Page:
A public1, permanent2, append-only3distributed4ledger5. A mathematical structure for storing data in a way that is nearly impossible to fake.

It can be used for all kinds of valuable data. “I’ve been working on a new electronic cash system that’s fully peer-to-peer, with no trusted third party.” These are the words of Satoshi Nakamoto, the mysterious creator of Bitcoin, in a message sent to a cryptography-focused mailing list in October 2008.

Included was a link to a nine-page white paper describing a technology that some are now convinced will disrupt the financial system. Nakamoto mined the first bitcoins in January 2009, and with that, the cryptocurrency era was born.

But while its origin is shadowy, the technology that made it possible, which we now call blockchain, did not arise out the blue. Nakamoto combined established cryptography tools with methods derived from decades of computer science research to enable a public network of participants who don’t necessarily trust each other to agree, over and over, that a shared accounting ledger reflects the truth.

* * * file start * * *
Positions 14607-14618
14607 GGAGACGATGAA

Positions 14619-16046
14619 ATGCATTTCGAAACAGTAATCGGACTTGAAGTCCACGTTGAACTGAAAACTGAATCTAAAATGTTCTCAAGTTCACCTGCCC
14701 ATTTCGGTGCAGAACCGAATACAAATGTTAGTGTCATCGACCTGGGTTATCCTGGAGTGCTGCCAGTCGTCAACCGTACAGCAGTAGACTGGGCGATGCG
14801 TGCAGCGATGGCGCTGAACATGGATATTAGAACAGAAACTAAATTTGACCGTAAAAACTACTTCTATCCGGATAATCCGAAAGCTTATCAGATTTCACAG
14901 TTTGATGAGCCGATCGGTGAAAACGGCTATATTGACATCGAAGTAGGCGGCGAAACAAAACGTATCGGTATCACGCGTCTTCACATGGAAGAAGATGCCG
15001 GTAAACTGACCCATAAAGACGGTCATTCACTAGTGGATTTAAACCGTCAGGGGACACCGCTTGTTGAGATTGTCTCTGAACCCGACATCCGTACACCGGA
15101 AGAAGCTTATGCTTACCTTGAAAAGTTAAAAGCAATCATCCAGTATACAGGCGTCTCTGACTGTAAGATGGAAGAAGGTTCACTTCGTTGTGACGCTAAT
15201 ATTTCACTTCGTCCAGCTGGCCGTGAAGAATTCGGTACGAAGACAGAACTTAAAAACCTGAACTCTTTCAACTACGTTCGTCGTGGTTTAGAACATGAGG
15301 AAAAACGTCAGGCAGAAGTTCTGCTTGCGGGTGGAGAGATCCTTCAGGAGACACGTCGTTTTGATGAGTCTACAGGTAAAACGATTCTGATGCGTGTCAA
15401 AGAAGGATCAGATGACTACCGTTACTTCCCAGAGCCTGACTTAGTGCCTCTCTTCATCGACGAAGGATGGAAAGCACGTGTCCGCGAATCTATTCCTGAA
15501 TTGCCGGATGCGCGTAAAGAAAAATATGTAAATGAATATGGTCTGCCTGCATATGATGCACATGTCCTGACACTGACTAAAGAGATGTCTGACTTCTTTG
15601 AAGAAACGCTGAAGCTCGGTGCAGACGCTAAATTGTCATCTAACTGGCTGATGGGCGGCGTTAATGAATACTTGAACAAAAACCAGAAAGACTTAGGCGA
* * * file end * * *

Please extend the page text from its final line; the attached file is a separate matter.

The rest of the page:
This makes it virtually impossible for someone to spend the same bitcoin twice, solving a problem that had hindered previous attempts to create digital cash. And, crucially, it eliminates the need for a central authority to mediate electronic exchange of the currency. Read more from technologyreview.com…

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